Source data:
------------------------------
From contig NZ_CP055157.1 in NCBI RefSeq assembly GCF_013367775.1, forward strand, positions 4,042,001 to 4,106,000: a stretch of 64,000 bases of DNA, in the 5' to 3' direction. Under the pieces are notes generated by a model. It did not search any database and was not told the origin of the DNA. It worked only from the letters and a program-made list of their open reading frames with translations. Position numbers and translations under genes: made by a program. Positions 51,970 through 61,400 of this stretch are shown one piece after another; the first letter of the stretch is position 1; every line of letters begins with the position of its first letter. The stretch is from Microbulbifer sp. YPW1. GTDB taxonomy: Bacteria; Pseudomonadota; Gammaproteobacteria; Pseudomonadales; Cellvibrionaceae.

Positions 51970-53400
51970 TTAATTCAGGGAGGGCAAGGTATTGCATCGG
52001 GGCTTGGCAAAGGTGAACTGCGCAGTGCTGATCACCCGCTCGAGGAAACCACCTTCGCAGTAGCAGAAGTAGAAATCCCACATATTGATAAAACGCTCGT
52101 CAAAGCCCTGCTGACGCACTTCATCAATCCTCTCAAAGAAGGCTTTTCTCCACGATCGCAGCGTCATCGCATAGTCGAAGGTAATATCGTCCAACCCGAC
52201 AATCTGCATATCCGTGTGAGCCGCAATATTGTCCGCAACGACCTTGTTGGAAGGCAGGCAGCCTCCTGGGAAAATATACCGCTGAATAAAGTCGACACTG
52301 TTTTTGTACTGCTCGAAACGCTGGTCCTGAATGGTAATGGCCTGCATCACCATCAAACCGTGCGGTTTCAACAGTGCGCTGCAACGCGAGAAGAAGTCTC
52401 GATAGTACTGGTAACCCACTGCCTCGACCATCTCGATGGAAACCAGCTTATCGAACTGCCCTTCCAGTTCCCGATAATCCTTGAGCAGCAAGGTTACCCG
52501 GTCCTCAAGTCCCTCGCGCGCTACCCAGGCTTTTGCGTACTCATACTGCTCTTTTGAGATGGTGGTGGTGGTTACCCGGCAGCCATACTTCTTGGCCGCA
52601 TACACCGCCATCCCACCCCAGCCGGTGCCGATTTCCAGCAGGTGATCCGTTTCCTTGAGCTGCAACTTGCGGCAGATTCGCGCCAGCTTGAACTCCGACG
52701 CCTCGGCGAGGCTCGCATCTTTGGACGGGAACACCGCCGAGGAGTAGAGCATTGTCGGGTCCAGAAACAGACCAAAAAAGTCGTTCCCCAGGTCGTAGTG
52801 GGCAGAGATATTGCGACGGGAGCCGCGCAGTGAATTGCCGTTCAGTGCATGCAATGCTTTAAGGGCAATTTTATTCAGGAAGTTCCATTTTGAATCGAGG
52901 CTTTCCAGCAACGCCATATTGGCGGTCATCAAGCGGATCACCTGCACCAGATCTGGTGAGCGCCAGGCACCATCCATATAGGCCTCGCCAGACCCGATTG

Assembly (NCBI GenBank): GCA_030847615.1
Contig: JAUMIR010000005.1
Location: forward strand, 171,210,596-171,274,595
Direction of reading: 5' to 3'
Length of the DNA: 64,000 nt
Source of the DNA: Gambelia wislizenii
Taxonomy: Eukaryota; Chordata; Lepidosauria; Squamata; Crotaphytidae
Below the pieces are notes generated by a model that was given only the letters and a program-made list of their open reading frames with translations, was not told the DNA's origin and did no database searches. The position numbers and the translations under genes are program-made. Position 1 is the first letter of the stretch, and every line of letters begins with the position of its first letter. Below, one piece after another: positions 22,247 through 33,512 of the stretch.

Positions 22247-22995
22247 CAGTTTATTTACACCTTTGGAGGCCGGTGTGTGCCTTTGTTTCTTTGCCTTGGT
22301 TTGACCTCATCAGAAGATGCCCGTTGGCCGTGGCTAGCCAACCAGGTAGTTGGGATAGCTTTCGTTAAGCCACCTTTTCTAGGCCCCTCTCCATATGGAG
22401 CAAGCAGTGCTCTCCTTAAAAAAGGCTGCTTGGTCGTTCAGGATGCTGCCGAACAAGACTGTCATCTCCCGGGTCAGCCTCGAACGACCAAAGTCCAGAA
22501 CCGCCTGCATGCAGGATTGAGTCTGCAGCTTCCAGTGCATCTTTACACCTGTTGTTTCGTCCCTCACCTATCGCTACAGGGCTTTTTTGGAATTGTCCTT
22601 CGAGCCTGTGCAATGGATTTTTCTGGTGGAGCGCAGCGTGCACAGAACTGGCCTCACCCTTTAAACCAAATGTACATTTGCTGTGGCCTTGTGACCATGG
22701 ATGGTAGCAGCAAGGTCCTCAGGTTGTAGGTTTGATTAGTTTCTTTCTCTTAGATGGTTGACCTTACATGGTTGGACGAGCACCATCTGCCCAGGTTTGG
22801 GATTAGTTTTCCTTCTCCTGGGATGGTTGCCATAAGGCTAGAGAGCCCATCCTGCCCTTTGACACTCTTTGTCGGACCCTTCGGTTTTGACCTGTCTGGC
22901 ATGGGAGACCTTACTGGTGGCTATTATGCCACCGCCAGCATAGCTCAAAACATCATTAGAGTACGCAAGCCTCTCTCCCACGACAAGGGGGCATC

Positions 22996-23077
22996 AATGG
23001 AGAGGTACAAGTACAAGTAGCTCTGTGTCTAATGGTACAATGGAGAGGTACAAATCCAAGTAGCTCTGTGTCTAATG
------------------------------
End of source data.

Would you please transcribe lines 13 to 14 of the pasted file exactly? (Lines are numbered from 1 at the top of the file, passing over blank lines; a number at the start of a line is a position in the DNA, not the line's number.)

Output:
52901 CTTTCCAGCAACGCCATATTGGCGGTCATCAAGCGGATCACCTGCACCAGATCTGGTGAGCGCCAGGCACCATCCATATAGGCCTCGCCAGACCCGATTG

Assembly (NCBI GenBank): GCA_030847615.1